When it comes to tires, improper inflation can lead to reduced fuel efficiency, increased costs, and safety risks. But, properly maintaining optimal tire pressure can be a grueling maintenance challenge for fleet managers. Tire pressure optimization technology presents a unique opportunity to offer a comprehensive, smart solution for the commercial vehicle industry.
A variety of factors causes tire pressure changes, from nails or tacks stuck in the tread to overtightening of valve cores and leaking valve stems. Losing just a few pounds per square inch (psi) may not seem like a concern, but these losses over time can lead to trouble—especially when the problem isn’t noticed right away.
DANGERS OF UNDERINFLATION
According to a report from the US Environmental Protection Agency titled, “Maintaining Proper Tire Inflation Pressure, A Glance at Clean Freight Strategies,” driving under the recommended pressure by as little as 10 psi can lead to a reduction in fuel economy between 0.5 and one percent. Underinflation can cause sidewalls to flex, creating excessive heat and rubber fatigue. Tire wear accelerates in this weakened state, affecting traction, and tires become more susceptible to damage. Additionally, as rolling resistance increases, more power is required to move the vehicle, which increases fuel consumption.
Although the risks associated with improper tire pressure are well known, the time and labor required for proper examination can be a hindrance. Traditional walk-around tire inspections that involve taking a pressure reading of every tire can be an expensive and lengthy process. For a fleet maintenance manager, checking the pressure of each tire on every truck in a fleet can be an extremely daunting task.
TPM: UNRESOLVED CHALLENGES
Systems that monitor tire pressure have been on the market for decades. A tire pressure monitoring system (TPMS) checks the pressure and temperature of each tire and sends an alert to the operator when it drops below a preset value. The ability to detect a potential tire problem and prevent failure provides a major safety and efficiency advantage. But, a TPMS doesn’t address the need to adjust the tire pressure and every system does not indicate which tire has the issue, which means an operator or fleet manager still has to check every single tire.
Systems that self-inflate tires take proactive maintenance one step further and use compressed air to inflate a tire when it falls below the correct pressure. These aftermarket systems typically route air through hoses outboard, which connect to the tire valve and supply air to the chassis and cab. But, with long runs of these hoses exposed to the elements, the possibility for damage is increased and they may even be susceptible to theft.
MEETING OPTIMIZATION NEEDS
Dana has been a longstanding leader in tire pressure optimization with decades of experience building tire pressure management technology for the US military. Drawing on this expertise, Dana’s engineers have developed an innovative product for the commercial vehicle market that is capable of satisfying the significant unmet needs that exist today.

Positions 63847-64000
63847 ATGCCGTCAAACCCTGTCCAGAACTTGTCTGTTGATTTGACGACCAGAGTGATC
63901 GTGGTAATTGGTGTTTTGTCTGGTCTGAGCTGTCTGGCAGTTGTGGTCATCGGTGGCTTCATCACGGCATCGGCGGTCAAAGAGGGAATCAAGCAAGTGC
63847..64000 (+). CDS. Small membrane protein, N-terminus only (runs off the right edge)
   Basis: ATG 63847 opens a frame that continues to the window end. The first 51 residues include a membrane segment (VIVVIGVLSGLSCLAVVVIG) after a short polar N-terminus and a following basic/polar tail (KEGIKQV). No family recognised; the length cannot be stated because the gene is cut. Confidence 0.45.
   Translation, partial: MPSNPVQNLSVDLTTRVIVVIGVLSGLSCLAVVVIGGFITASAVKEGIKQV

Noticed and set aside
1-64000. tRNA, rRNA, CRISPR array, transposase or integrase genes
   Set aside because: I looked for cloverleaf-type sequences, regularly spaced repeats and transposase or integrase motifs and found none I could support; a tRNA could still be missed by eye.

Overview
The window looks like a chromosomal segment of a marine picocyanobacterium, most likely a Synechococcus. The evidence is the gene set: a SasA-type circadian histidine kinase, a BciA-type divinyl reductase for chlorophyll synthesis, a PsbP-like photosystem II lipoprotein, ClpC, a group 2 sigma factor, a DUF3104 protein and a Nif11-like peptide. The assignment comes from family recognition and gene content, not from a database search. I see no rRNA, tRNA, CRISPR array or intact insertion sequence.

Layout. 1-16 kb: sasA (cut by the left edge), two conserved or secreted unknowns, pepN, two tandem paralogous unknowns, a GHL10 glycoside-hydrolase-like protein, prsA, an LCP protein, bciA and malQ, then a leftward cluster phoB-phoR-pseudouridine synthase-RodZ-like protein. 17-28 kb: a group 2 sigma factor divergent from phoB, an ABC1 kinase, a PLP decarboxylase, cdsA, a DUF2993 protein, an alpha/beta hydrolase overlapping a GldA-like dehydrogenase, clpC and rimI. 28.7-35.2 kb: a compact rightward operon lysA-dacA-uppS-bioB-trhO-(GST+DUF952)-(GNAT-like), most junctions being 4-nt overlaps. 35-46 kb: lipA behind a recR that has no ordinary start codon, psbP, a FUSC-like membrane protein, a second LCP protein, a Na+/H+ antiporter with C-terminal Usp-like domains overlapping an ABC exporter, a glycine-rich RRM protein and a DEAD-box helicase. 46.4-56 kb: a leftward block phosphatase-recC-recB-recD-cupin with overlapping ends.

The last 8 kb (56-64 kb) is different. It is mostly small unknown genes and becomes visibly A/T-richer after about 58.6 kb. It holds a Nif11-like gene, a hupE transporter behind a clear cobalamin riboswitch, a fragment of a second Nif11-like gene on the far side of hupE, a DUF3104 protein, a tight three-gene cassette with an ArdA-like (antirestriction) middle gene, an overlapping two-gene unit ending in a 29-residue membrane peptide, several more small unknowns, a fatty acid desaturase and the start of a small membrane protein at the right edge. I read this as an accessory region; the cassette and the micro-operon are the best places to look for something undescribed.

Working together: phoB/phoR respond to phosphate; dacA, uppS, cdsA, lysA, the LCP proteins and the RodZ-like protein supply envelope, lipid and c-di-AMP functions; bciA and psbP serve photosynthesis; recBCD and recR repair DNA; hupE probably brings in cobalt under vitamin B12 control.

The Spicer® Optimized Tire-Pressure Management System automates tire pressure checks and adjustments to increase uptime, extend tire life, and eliminate failures. The industry’s first fully integrated and electronically controlled system—that also includes integrated steer axle support—Dana’s technology automatically takes action on data that a monitor-only system would merely report, with the capability to detect tire pressures and inflate or deflate to optimum levels when required. This allows fleet managers to eliminate dependence on the malfunction indicator lamp to alert the driver to potential problems, freeing the driver from making judgment calls that could affect safety and efficiency. Additionally, downtime is reduced for operators since the need to pull over to check each tire is eliminated.
THE INs AND OUTs
Engineered for a range of commercial vehicle and vocational truck applications, including linehaul, regional haul, oil and gas, logging, construction, and fire and rescue, this system will be installed at the OEM level and an electronic control unit will communicate issues requiring immediate attention to the dashboard display. Dana’s system will be capable of communicating with any other electronic module on the vehicle via the J1939 CAN bus and standard messaging protocols.
Additionally, the system can be integrated into a telematics package via J1939 connectivity, a major advantage over currently available decentralized automatic inflation systems. This connectivity allows data to be sent back to home base, where it can be collected and analyzed over time to detect trends and a prognosis on each tire’s health can be made.
FOR MORE INFORMATION:
Dana Holding Corporation, one of the world’s most influential automotive suppliers, continues to expand its product array, technological expertise, and geographic scope. Dana fosters a progressive, people-oriented culture that adds a unique dimension to the products and services the company provides. Find out more about Dana’s products and services, visit www.dana.com.
MODERN WORKTRUCK SOLUTIONS: MARCH 2016 ISSUE
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